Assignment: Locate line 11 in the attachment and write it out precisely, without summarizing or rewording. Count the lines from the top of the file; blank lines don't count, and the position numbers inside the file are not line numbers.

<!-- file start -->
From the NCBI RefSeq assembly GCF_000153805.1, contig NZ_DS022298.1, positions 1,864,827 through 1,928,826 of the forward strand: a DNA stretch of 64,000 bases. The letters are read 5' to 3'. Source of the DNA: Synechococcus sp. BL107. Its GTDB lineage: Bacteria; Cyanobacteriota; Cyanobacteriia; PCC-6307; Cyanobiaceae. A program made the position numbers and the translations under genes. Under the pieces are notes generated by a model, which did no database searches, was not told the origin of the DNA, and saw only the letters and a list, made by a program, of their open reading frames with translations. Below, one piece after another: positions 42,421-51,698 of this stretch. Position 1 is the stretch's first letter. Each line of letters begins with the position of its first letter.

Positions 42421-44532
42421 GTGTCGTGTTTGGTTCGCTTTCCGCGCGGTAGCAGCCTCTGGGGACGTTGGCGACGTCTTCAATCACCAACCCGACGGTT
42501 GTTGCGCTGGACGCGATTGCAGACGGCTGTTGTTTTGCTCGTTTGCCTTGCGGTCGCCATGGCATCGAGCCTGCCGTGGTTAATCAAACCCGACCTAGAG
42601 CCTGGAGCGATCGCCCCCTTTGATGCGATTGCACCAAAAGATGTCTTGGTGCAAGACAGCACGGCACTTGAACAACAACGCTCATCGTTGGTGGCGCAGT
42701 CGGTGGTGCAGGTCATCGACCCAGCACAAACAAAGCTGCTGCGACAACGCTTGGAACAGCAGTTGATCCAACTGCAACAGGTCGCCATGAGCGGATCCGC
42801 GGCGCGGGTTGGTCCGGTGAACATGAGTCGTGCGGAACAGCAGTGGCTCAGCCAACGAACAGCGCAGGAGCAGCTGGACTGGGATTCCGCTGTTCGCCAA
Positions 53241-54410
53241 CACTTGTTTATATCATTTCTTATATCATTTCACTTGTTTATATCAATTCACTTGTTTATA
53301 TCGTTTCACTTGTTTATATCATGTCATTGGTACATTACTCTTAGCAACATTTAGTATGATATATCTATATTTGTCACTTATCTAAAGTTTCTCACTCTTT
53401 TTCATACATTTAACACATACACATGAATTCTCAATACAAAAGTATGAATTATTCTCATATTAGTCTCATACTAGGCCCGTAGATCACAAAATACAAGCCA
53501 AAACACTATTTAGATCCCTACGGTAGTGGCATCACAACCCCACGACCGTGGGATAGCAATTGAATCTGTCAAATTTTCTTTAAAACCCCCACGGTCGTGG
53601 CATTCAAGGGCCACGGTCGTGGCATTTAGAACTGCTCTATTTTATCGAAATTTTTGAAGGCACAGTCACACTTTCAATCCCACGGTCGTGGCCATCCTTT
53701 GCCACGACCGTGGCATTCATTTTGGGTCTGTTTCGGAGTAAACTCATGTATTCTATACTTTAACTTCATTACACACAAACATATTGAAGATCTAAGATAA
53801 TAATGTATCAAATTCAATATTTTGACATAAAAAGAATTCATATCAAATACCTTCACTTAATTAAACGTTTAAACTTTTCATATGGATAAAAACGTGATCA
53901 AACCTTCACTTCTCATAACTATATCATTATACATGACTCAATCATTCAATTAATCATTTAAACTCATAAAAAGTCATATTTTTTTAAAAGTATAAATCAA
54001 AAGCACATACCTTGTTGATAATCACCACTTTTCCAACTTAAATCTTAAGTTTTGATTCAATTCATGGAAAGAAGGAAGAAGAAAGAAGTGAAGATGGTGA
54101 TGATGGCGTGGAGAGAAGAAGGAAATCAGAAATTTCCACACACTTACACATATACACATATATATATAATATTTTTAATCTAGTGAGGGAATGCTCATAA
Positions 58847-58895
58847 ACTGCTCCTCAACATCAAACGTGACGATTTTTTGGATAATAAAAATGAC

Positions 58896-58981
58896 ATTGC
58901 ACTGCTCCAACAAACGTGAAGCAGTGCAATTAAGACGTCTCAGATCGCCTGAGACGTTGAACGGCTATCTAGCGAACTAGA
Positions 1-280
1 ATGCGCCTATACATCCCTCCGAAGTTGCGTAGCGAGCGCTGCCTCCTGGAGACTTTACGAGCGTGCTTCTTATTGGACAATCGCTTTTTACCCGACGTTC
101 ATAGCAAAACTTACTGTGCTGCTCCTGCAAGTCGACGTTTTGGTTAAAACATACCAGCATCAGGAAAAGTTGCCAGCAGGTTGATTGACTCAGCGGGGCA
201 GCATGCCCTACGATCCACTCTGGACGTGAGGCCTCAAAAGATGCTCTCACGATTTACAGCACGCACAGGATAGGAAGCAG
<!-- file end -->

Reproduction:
53401 TTCATACATTTAACACATACACATGAATTCTCAATACAAAAGTATGAATTATTCTCATATTAGTCTCATACTAGGCCCGTAGATCACAAAATACAAGCCA